Merton Council

Home Home Merton Adult Education Home Home Jobs in children's social care Home Merton Means Business Home Wandle Valley Low Carbon Zone Home Safeguarding Children Board
How do I contact my councillor?

Agenda and minutes

Venue: Merton Civic Centre

No. Item


Apologies for absence


No apologies received.


Declarations of pecuniary interest


Cllr Mundy declared an interest for item 9 as a plot holder for the Eastfield’s allotment.



Minutes of the previous meeting pdf icon PDF 153 KB


The minutes of the previous meeting were agreed as a fair and accurate account


Action log pdf icon PDF 565 KB


Drawing attention to the amber items, the Chair asked if there were any questions or issues.


A Member commented that there appears to be confusion about the communication with blocks of flats request - It wasn't just a Clarion properties. It should include all genuine blocks of flats, both private and in public, as the problem is still ongoing.

Action: Chair to speak with Officers to amend where possible.  


Roads and pavement resurfacing item has dropped off the action log.

Action: Chair to follow up with Officers and Cllr Fairclough offline to get further detail on whether action has been completed.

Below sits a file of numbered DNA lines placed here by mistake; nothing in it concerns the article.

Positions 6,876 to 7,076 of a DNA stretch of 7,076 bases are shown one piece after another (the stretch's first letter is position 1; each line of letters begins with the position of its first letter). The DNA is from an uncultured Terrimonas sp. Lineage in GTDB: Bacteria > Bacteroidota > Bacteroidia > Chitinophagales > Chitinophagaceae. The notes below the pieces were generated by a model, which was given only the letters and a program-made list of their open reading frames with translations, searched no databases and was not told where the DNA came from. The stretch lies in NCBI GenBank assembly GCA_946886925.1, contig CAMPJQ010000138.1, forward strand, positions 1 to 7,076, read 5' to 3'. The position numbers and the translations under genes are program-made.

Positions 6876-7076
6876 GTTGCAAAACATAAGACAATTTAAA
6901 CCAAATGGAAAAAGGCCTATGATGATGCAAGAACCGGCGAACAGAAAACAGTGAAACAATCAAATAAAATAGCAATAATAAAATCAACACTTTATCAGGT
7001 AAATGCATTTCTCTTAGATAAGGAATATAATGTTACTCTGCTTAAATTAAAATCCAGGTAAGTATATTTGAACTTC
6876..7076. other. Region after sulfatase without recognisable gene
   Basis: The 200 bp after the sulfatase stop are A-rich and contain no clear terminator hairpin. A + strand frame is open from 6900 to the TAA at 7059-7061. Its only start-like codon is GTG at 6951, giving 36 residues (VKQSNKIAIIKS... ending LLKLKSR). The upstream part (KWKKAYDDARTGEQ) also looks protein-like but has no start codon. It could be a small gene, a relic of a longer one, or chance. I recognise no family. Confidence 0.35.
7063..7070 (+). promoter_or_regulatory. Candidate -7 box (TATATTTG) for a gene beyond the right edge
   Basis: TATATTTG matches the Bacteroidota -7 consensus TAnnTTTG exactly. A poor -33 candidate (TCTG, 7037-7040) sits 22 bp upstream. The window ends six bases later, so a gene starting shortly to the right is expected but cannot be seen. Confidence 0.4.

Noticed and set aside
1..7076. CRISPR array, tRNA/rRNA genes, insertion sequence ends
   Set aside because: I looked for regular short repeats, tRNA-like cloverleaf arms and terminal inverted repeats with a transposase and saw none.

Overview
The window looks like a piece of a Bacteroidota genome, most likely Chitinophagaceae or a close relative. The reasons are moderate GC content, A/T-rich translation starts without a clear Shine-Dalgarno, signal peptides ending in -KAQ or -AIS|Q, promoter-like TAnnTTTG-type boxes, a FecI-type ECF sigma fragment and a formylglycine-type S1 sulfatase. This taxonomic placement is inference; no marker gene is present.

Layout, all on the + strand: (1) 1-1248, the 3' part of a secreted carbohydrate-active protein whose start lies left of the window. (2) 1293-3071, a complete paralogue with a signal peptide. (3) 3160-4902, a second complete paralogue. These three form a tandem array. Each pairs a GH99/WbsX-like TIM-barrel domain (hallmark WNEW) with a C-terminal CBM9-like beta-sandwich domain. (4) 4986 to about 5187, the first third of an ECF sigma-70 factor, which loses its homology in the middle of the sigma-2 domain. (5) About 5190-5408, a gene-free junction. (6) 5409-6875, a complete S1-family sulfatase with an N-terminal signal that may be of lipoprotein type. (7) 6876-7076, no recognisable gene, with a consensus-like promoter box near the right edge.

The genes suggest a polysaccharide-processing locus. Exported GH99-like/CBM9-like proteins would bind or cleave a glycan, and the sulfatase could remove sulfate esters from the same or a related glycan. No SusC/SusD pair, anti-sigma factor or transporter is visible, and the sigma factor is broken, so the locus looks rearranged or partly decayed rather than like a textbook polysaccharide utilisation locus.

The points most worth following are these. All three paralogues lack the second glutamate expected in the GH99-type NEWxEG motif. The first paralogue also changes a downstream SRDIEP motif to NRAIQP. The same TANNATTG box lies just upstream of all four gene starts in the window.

Performance monitoring pdf icon PDF 228 KB


The Assistant Director of Public Space responded to Panel Members questions;


In terms of performance of the service, the current value reported in November being 104 missed collections per 100,000. Over the last eighteen months we have seen an improvement in this indicator. It's not ideal, but it is moving positively in the right direction.  There have been two elements that have affected the service, both locally and regionally, which is COVID positive cases which require isolation, as well as a fundamental national driver shortage.  Both have impacted on the deployment of frontline services and does contribute somewhat to less efficient services.


It is not Council policy to miss blocks of flats for waste collection. Within the industry, flats are one of the harder elements to collect due to staff needing to know locations, where the bin storage is, and using an agency workforce that maybe not educated on the structure and where those individual locations are may contribute to less reliability or efficiency within the service. 


We have seen an increase in general activity within our parks during this period. More people visit our parks and therefore use our parks. Interestingly enough, London spends around £50 million a year collecting litter and clearing litter from people visiting our parks. And that's an area of focus where we want to try to have users of our parks take their litter and rubbish home with them. We can also look to inspect parks more frequently. 



Call in: School Streets - Aragon pdf icon PDF 136 KB

Additional documents: